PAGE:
Monday, April 29, 2013

Devil's Cornfield, Death Valley

Can you see a naming theme in play in Death Valley?  I guess Satan claimed this territory, maybe Jesus got Sequoia.

Anyway, the weather was interesting this day, Dec 13, 2012.  Lots of clouds - there was even some rain!  This is the Devil's Cornfield, I guess the plants and spacing evoke the cornfield after the harvest.

Anyway, this was just a stop at the side of the road on our way to Mosaic Canyon, so we're heading there now...

Friday, April 26, 2013

Golden Canyon, Death Valley

This was yet another amazing hike in Death Valley.  It was towards the end of the day, so we got the "golden light" of late afternoon.  Most of these photos are Ed's as his camera handles shadows a lot better than mine does (plus he's a better photographer, but the cameras really do matter!).  Also, as the light got better and better as time went on, most of the photos are from the hike back.  They're not really in order either.

This was towards the furthest point of the hike - we had planned to go further, but it was so windy that it became unsafe, this is me descending from the spot (where the trail meets the horizon) where it just got too windy and steep to continue safely:

That's the peak we'd been at the base of when we turned around:

This is from a little side trail earlier in the hike.  There were all these little narrow sub-canyons you could hike into off the main trail.  I wish we'd had more time to explore more of them.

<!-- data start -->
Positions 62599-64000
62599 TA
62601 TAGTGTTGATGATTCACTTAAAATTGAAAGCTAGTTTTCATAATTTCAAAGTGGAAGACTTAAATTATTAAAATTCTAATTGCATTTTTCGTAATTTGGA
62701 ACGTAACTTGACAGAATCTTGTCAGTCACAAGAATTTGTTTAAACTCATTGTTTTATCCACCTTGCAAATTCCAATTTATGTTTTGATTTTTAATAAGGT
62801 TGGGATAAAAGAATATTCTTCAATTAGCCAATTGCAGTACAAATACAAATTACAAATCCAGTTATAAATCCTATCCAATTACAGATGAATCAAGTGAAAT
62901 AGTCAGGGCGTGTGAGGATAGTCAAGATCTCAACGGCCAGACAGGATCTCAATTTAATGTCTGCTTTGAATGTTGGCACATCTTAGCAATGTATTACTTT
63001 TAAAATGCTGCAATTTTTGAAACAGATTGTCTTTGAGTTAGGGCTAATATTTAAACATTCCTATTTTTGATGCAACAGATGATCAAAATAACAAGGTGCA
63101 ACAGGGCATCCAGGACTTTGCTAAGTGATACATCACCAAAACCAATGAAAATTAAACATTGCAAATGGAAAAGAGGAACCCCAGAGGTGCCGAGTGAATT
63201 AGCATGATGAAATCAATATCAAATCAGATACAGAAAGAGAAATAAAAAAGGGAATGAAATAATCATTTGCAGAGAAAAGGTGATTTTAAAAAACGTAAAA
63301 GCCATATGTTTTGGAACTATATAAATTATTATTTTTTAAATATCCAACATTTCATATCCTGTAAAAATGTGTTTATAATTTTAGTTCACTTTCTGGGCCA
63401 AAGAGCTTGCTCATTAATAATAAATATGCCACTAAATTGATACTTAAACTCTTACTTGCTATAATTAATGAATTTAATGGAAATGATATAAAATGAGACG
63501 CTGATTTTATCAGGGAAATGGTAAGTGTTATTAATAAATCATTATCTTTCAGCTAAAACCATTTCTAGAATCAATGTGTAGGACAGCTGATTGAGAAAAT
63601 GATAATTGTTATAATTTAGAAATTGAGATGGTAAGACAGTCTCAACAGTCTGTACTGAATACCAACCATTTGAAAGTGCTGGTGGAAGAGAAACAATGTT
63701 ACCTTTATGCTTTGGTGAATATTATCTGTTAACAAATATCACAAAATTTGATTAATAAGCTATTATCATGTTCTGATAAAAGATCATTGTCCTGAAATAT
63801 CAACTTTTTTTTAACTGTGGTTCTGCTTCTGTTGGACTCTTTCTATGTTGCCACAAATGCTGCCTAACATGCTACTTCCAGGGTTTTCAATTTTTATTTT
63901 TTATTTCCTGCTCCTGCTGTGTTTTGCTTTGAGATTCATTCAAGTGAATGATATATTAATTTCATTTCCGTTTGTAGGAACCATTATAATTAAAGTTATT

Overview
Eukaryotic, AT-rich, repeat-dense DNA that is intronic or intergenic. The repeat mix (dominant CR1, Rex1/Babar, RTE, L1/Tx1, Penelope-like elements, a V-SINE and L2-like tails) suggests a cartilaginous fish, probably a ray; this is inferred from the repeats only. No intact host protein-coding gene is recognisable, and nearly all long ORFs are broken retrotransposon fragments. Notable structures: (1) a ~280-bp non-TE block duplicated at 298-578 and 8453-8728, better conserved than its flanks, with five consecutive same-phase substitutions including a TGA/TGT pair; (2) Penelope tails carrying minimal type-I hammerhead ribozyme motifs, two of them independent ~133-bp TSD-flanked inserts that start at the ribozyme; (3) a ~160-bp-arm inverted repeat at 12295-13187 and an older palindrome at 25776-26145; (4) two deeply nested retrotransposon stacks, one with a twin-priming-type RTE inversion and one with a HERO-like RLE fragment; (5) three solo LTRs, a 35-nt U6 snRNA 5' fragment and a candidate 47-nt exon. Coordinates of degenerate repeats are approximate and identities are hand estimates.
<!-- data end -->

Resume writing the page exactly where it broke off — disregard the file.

This formation below is (I think) called the Cathedral:

We found a path (it was fun, through narrow cracks and little tunnels) to take us to the base of it:

Trail on the way back:

If you had any doubts that Death Valley is a breathtaking, amazing landscape, these next photos will convince you:

You can see the trail again in the next ones:

This is almost at the mouth of the canyon.  Believe it or not, until the 1970's, this canyon was paved and cars drove into it!  They had a huge storm and the road was washed out, but a few bits of pavement remain, the two photos below show some remaining chunks of asphalt, going back to nature:

That was all for December 12.  We'll be heading to Mosaic Canyon on the 13th, so c'mon back for that...

Wednesday, April 24, 2013

Artist's Drive (and hike!)

This is one of Death Valley's scenic drives.  Like everywhere else in the park, you can hop out wherever you like and just start hiking, so that is what we did.  These photos are from Dec. 12, 2012.

I love how the eroded rubble from the mountains itself gets eroded into the same patterns as the mountain it washed off of:

We saw some people wandering around in this area, so we parked and got out to have a look and take a hike.

Below is a gravel wash coming out of a small canyon - for those who don't know washes, they fill with water after rain storms, and are dry the rest of the time.

We decided to hike into the wash, as there seemed to be a tempting canyon at the end of it:

There was!  It was cool to hike into it, the passage is pretty narrow in places:

Same wash, but hiking out this time:

This is the formation called "Artist's Palette".  It is pretty colourful...

I think this part looks more like Spumoni ice cream: